Some of the formulas would be difficult to mix today - I don't know offhand what is meant by the `proof spirit' or `corrosive sublimate' called for in a bug poison. Poisons are covered in detail, as are a number of dance steps and card games. Nearly four pages are devoted to ways of detecting adulterations in food and drink - necessary knowledge in the days before the FDA. Bread was whitened with alum, and flour was adulterated with chalk or plaster of paris. Cayenne pepper was adulterated with brick dust, red wood dust, or even red lead (!). Pickles were made bright green with copper compounds.
Entry 3264 is a `Curious Fact' - A musket-ball may be fired through a pane of glass, and if the glass be suspended by a thread it will make no difference, and the thread not even vibrate. Huh?
The Science-Fantasy Publishers, A Critical and Bibliographic History,
by Jack L. Chalker and Mark Owings, Mirage Press, Westminster Maryland, 1991.
I have forgotten what I paid for this massive `Third Edition Revised and Enlarged', but Locus notes $75 - the thing runs over 700 pages and must weigh 5 lbs. A very useful reference to the field, even if the commentary is a bit supercilious. My own efforts appear only among the separate listing for fellow-travelers, as having been either non-fiction or non-hardcover. The story given to explain the origin of the name of the Purple Mouth Press is somewhat of an improvement on the facts! Reviewers in the fan press have noted quite a few factual errors in the volume - and note that it is produced in such a way that such errors can be corrected between printings, apparently of 100 copies each. To get updated errata, address Mirage Press, Box 1689, Westminster MD 21158-1689.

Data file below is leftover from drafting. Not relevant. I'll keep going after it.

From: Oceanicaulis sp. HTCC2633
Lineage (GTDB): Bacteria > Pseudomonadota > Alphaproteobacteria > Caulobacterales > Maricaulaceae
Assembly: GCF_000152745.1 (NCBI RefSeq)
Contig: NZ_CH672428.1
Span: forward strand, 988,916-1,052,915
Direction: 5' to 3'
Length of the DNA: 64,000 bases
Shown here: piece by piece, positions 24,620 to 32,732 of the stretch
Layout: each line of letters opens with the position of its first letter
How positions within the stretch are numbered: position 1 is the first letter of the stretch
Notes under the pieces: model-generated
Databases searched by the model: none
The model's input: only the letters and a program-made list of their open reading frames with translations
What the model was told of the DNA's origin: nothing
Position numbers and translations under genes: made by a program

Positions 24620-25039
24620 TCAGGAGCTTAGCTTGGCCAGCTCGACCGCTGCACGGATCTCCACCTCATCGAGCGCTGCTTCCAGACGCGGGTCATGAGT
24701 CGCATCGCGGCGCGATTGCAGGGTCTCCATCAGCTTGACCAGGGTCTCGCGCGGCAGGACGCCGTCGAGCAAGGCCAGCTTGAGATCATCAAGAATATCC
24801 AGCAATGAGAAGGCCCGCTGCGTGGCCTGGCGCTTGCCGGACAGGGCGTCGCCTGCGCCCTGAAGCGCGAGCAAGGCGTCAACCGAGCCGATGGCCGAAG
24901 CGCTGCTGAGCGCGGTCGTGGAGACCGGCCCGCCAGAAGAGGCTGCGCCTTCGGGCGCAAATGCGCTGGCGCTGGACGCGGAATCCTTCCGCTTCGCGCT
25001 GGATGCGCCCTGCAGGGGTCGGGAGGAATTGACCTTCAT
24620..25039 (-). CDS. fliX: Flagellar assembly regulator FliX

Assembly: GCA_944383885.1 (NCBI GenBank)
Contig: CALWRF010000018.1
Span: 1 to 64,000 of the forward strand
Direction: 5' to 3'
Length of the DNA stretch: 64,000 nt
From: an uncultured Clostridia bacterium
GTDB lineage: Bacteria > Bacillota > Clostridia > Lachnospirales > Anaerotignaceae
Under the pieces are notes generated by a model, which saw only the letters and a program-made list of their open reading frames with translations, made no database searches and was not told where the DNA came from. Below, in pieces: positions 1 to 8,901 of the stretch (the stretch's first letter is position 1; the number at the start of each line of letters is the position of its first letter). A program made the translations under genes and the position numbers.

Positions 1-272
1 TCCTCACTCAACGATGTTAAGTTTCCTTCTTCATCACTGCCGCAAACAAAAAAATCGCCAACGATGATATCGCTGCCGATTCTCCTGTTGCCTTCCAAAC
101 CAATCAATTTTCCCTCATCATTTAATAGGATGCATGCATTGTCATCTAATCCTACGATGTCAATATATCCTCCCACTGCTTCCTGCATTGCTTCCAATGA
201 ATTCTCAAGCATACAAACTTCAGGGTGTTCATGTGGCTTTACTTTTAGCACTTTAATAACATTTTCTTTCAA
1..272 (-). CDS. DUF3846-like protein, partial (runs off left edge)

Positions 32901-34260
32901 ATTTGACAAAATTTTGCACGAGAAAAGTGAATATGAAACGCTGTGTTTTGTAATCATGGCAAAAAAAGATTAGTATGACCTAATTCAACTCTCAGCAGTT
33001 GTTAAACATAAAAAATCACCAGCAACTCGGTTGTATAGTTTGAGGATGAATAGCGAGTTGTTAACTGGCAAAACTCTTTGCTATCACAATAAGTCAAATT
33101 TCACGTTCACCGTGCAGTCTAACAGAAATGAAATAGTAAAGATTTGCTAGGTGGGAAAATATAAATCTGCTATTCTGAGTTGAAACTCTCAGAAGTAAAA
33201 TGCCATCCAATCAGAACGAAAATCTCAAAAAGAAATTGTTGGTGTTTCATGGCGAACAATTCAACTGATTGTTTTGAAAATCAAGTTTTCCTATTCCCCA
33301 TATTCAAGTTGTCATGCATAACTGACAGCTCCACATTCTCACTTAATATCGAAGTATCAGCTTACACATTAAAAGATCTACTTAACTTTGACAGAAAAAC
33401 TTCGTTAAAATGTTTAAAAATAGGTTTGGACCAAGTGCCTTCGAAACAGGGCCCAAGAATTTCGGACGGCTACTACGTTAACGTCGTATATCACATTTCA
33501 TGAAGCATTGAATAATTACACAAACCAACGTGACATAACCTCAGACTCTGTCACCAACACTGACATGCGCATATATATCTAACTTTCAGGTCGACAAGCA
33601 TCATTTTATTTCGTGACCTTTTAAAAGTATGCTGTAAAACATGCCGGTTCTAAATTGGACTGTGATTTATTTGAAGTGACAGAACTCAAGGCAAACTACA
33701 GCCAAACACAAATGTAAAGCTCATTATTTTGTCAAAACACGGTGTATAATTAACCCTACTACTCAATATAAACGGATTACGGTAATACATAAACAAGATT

I usually bring back a box or two of books from my two-week visit to Atlanta at Christmas. I didn't buy much this year, partly because my old book-hunting friend Emory Bradley had passed away in October and partly because I had the flu Christmas week and lost interest in book-buying. I even went out to the big flea-market in on Peachtree Industrial Blvd in Atlanta and found nothing that I could work up the interest to buy - though I regret now not having gotten a translation of a very ancient manuscript published as The War Between The Sons of Light And The Sons of Darkness. But I did come up with a couple of interesting books:
The Golden Age of Children's Book Illustration by Richard Dalby,
Gallery Books, New York, 1991, 8.5x11-inch format & 50 plates in color.